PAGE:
Numbers low

The number of activists in Calais is quite low at the moment, and it is therefore difficult to keep track of the arrests, let alone to be there when it happens. After the docks were evicted, after migrants were arrested and then released again, after their belongings were taken and destroyed, you would think that they would have enough of Calais and give up. Well, no. They’re still here, and they still look to get to England some day. They have simply regrouped in other places which I will not detail in order to assure them some safety from police raids. Yesterday, one migrant told me of such a raid in the new Sudanese jungle, and once again the procedure is recognizable: police officers not arresting anyone, but counting how many people there are, probably with a future destruction in mind. This morning, as I was checking to see if anything was going on yet on the platforms of the ex-docks [nothing was], I saw a police car head to what I’ll call the ‘other’ docks. Again, 4 police officers surrounded it, and went in, and then got out and drove away. Counting again how many people there were inside, I’m guessing. Speaking of the docks, I did see a security guard with a dog, two days ago. Here he is:img_4569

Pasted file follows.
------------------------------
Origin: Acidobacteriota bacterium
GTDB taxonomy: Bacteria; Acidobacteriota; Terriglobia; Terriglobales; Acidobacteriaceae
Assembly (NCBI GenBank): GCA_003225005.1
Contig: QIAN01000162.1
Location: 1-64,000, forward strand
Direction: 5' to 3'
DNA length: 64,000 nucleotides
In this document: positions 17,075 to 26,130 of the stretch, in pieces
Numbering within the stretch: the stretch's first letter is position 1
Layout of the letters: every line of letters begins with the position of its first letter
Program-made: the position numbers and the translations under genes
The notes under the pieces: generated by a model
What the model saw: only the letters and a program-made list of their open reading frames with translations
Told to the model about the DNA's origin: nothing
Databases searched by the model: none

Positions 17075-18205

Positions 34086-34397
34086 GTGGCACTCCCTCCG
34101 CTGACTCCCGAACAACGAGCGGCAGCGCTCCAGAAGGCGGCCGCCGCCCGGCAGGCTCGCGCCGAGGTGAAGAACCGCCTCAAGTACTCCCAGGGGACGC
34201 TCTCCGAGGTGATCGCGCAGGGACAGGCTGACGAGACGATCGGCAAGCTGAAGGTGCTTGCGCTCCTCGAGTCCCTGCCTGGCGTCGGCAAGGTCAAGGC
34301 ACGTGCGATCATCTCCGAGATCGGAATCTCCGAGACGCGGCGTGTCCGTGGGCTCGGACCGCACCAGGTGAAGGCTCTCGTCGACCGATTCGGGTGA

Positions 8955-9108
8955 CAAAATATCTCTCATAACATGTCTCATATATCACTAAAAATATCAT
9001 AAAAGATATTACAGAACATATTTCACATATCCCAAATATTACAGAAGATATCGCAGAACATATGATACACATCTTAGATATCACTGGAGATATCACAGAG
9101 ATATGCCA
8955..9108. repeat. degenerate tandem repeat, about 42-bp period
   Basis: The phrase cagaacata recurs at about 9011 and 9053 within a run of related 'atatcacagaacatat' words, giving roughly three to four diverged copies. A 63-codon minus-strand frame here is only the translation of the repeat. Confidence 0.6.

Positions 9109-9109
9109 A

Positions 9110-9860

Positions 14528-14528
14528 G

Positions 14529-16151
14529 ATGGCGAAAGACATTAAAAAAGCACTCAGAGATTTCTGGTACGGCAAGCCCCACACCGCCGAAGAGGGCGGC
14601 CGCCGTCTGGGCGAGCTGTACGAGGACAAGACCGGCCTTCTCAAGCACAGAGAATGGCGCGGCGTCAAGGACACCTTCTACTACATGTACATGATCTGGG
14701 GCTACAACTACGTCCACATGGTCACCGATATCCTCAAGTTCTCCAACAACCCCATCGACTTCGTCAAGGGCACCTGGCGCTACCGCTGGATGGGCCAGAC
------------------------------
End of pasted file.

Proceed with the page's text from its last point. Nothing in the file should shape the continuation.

If you can’t believe what your eyes are seeing, maybe I can describe it with words. The docks are completely fenced up. No one can enter. But this guy is patrolling the place with a dog. There’s nothing; you cannot enter. But still, you never know. Some migrant might sneakily hide under a plastic bag. Sneaky migrants.

On a more serious note, we are thinking of actions to carry out, but as I said, our numbers are so low that it would be difficult to put them into place. You have no idea how difficult it is to mount projects and get them running when you also have to do patrols and help people out with basic necessities. We are barely keeping up here. Speaking of necessities, a lot of people are asking for blankets, so if you’re unsure what to do from where you are, this seems like an important task, especially given that the temperature is likely to fall down to a considerable extent. -Matt